Genome Instability and DNA Damage Pathways
We have two areas of investigation to study DNA damage pathways and how damage repair is regulated. As DNA damage is increased in many tumor cells, identification fo pathways of genome maintenance is important for understanding how damage can arise, the consequences of DNA damage and how it can be prevented. The first area is focused on the regulation of DNA motor proteins. These proteins move along the DNA duplex and remove proteins that are obstacles to sensing and completing homologous recombination (HR) to repair DNA damage. We have found that modification of the motor proteins through phosphorylation is key to regulating their action and limiting HR to act in the right situation. Too much HR or too little HR are both able to destabilize the genome, so regulation of these key proteins is essential to maintain the right balance of HR.
A second area of research centers around the occurrence of aberrant intermediates in DNA. Although DNA is composed primarily of deoxyribonucleotide residues, at a significant frequency ribonucleotide residues are misincorporated into DNA instead. Ribonucleotides in DNA are recognized and removed by an enzyme called RNase H2, but when this process is defective, DNA damage is increased and several genome errors occur, including mutations, chromosome loss and increased HR. We have identified some of the proteins that protect the genome against damage from ribonucleotides in DNA, and are continuing to study the mechanisms by which they maintain the genome.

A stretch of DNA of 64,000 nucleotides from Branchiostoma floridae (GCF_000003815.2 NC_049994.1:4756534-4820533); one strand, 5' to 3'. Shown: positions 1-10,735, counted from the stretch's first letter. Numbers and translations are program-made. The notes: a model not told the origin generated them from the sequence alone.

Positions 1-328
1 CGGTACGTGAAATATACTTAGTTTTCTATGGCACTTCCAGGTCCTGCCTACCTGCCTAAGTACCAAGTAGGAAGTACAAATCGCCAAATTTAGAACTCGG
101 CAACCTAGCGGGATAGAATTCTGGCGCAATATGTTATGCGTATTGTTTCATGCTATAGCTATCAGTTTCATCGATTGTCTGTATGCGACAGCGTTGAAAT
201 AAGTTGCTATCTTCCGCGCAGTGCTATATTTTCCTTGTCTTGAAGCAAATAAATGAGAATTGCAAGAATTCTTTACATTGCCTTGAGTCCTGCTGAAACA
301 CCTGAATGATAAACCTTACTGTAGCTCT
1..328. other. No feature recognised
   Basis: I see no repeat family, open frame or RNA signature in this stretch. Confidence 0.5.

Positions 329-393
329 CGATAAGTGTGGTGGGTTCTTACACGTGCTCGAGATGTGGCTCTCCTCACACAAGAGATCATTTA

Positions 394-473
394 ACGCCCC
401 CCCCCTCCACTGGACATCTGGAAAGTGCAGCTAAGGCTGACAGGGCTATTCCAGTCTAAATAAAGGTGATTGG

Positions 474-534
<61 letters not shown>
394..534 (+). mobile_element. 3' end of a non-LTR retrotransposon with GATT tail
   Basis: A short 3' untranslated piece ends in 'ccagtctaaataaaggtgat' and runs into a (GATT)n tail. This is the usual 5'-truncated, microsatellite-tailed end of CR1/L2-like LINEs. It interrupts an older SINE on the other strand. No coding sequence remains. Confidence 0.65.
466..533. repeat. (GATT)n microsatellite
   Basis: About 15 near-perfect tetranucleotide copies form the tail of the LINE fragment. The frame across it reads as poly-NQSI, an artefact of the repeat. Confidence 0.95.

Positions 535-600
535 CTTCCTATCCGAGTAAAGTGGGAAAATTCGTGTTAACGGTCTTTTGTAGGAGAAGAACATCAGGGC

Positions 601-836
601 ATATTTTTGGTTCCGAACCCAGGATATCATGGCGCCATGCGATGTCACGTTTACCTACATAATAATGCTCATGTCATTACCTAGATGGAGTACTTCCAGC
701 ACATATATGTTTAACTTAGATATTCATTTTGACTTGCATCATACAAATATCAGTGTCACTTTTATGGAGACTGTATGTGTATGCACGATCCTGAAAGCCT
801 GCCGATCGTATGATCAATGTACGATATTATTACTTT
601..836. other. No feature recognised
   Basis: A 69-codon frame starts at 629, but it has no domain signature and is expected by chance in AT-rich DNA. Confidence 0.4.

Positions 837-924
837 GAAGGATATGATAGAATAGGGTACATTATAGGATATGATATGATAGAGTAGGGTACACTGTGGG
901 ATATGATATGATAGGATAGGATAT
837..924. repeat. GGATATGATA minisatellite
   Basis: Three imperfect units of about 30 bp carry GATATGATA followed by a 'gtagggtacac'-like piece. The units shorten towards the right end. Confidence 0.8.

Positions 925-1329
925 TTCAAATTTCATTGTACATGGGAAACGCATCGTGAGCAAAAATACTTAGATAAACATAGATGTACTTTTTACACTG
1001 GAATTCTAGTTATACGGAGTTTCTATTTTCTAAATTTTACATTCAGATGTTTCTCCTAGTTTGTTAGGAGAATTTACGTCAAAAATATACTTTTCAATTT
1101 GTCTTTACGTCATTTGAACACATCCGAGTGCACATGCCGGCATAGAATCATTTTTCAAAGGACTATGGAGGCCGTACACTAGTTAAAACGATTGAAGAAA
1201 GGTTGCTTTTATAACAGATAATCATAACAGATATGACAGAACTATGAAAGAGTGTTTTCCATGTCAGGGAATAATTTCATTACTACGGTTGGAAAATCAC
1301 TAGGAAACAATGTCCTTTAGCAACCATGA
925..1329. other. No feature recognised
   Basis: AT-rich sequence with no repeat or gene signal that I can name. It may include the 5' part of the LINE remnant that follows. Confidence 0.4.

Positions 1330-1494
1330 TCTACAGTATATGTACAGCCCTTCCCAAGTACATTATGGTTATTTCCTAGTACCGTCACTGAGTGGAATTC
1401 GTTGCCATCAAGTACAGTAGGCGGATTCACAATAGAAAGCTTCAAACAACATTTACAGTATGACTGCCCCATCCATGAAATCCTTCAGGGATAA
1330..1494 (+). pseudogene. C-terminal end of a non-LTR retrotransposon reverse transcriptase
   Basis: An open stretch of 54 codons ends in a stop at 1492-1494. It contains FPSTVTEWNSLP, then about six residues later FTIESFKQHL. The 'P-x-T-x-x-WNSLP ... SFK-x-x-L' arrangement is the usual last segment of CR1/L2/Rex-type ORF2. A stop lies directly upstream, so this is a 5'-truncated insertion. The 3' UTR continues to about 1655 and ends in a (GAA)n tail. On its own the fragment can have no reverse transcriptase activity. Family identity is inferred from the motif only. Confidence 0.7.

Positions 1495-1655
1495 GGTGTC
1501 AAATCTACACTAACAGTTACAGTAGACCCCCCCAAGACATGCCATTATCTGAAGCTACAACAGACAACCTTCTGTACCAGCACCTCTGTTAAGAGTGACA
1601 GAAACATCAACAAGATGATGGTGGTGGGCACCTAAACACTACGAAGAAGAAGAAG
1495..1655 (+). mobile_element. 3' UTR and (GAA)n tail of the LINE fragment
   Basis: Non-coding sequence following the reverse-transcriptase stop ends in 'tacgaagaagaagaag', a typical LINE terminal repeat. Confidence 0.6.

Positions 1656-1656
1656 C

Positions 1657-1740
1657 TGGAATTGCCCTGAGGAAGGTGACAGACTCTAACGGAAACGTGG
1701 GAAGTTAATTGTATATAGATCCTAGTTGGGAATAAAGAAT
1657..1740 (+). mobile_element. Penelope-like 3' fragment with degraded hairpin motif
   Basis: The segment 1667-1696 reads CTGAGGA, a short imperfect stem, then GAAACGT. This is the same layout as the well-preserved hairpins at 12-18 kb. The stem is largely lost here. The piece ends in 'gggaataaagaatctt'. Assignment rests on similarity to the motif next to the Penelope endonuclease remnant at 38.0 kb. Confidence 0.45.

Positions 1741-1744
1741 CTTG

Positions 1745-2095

ACLS Building, 3rd Floor
450 East 29th Street
New York, NY 10016
Professor, Department of Biochemistry and Molecular Pharmacology
Professor, Department of Medicine
Professor, Department of Pathology
Co-Course Director, Current Topics in Genome Integrity
Course Director, Genetics
Vice Chair, Department of Biochemistry and Molecular Pharmacology
PhD from University of Washington
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